The pound at its lowest since 1985, weighed down by uncertainty about the economy

The pound lost 0.83% to $1.1424 around 14:10 GMT (16:10 Paris) after falling to $1.1406, a level not seen in 37 years.

The pound tumbled to its lowest level against the dollar since 1985 on Wednesday, undermined by recession fears in the UK fueled by rising inflation, while the greenback is viewed as a safe haven.

In a sign of the magnitude of new Prime Minister Liz Truss’ task to revitalize the UK economy, the pound lost 0.83% to $1.1424 around 14:10 GMT (16:10 Paris), after falling to 1.1406 dollar had fallen. a level not seen in 37 years.

The surge in gas prices caused by the war in Ukraine threatens to plunge the UK into recession due to its dependence on this energy source.

For new Prime Minister Liz Truss, who is set to announce her plan to support the economy on Thursday, which could include a tariff freeze, “the balance between doing too much and doing too little” is precarious,” Francesco Pesole, analyst told Opposite AFP at ING.

On the one hand, “demand-side funding (lower taxes and higher public spending to offset rising household energy bills) in response to a supply shock raises fears of deteriorating UK finances,” said Western Union analyst Guillaume Dejean.

This makes UK assets less attractive, pushing up bond yields and weighing on the pound.

But the option of more limited action risks surging inflation in the UK. Bank of England chief economist Huw Pill said on Wednesday morning that price containment measures would lower inflation, prompting investors to expect a less significant rise in interest rates.

“This has triggered the pound’s decline” during the session, but “expect volatility, possibly in both directions, ahead of tomorrow’s (Thursday) announcements on energy,” warns Mr Pesole.

The pound is returning to its 1985 level, when it hit an all-time low of $1.0520 before the dollar’s strength, which crushed other currencies, prompted several countries to sign the Plaza Accords with the United States , who opted for an artificial devaluation of the greenback.

___ Yen intervention?

Other currencies were no better off against the dollar on Wednesday, with the yen falling 1.34% to 144.73 yen, down 20% in six months and after hitting a low since 1998 of 144.99 yen.

The Bank of Japan has been less eager than its peers around the world to tighten monetary policy, in part because inflation in Japan remains lower than in Europe or the United States.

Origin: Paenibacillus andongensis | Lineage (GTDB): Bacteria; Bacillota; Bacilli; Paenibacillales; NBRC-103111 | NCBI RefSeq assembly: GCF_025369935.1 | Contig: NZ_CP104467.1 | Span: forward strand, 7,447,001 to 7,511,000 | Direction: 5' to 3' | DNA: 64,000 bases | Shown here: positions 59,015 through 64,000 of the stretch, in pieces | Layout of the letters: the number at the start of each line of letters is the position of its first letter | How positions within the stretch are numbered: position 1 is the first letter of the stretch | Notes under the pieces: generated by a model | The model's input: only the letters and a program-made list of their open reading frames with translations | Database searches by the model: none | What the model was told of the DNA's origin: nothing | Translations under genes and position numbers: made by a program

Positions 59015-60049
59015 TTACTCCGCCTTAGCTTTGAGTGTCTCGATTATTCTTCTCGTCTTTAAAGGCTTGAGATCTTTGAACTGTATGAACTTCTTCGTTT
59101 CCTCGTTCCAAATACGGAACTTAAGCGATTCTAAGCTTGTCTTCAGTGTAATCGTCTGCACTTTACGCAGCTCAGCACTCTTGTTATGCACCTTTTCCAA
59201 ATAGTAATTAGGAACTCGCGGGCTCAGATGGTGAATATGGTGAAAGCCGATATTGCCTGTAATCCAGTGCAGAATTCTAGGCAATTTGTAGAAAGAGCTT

“One member of the government has already said that the necessary measures should be taken to prevent the movement from continuing,” but without a tightening of the monetary policy outlook, the impact of artificially supporting the yen would be short-lived, Esther believes Reichelt, analyst at Commerzbank.

“Right now we are watching with concern what is happening, but if the ‘depreciation of the yen’ continues, it would be logical for us to act,” commented Japan’s Finance Minister Shunichi Suzuki, who declined to specify any action that might be taken.

The yen’s fall against the euro is clear: -1.47% to 143.54 yen, approaching the low for the year of 144.28 yen reached in June.

The euro is benefiting in part from monetary tightening by the European Central Bank (ECB), which is likely to decide to raise interest rates by 50 or 75 basis points on Thursday.

But the European currency rose a very measured 0.13% to $0.9917 and “even the ECB’s ultra-aggressive rhetoric tomorrow (Thursday) will struggle to restore a struggling euro against the dollar,” warns Han Tan, an analyst at Exinity .

The euro hit its lowest level since 1998 against the greenback at $0.9864 on Tuesday, weighed on by the risk of a recession in the euro zone caused by a halt to Russian gas supplies.

Wednesday classes Tuesday classes

14:10 GMT 21:00 GMT

EUR/USD 0.9917 0.9904

EUR/JPY 143.54 141.43

EUR/CHF 0.9755 0.9741

EUR/GBP 0.8681 0.8597

USD/JPY 144.73 142.80

USD/CHF 0.9836 0.9836

GBP/USD 1.1424 1.1520

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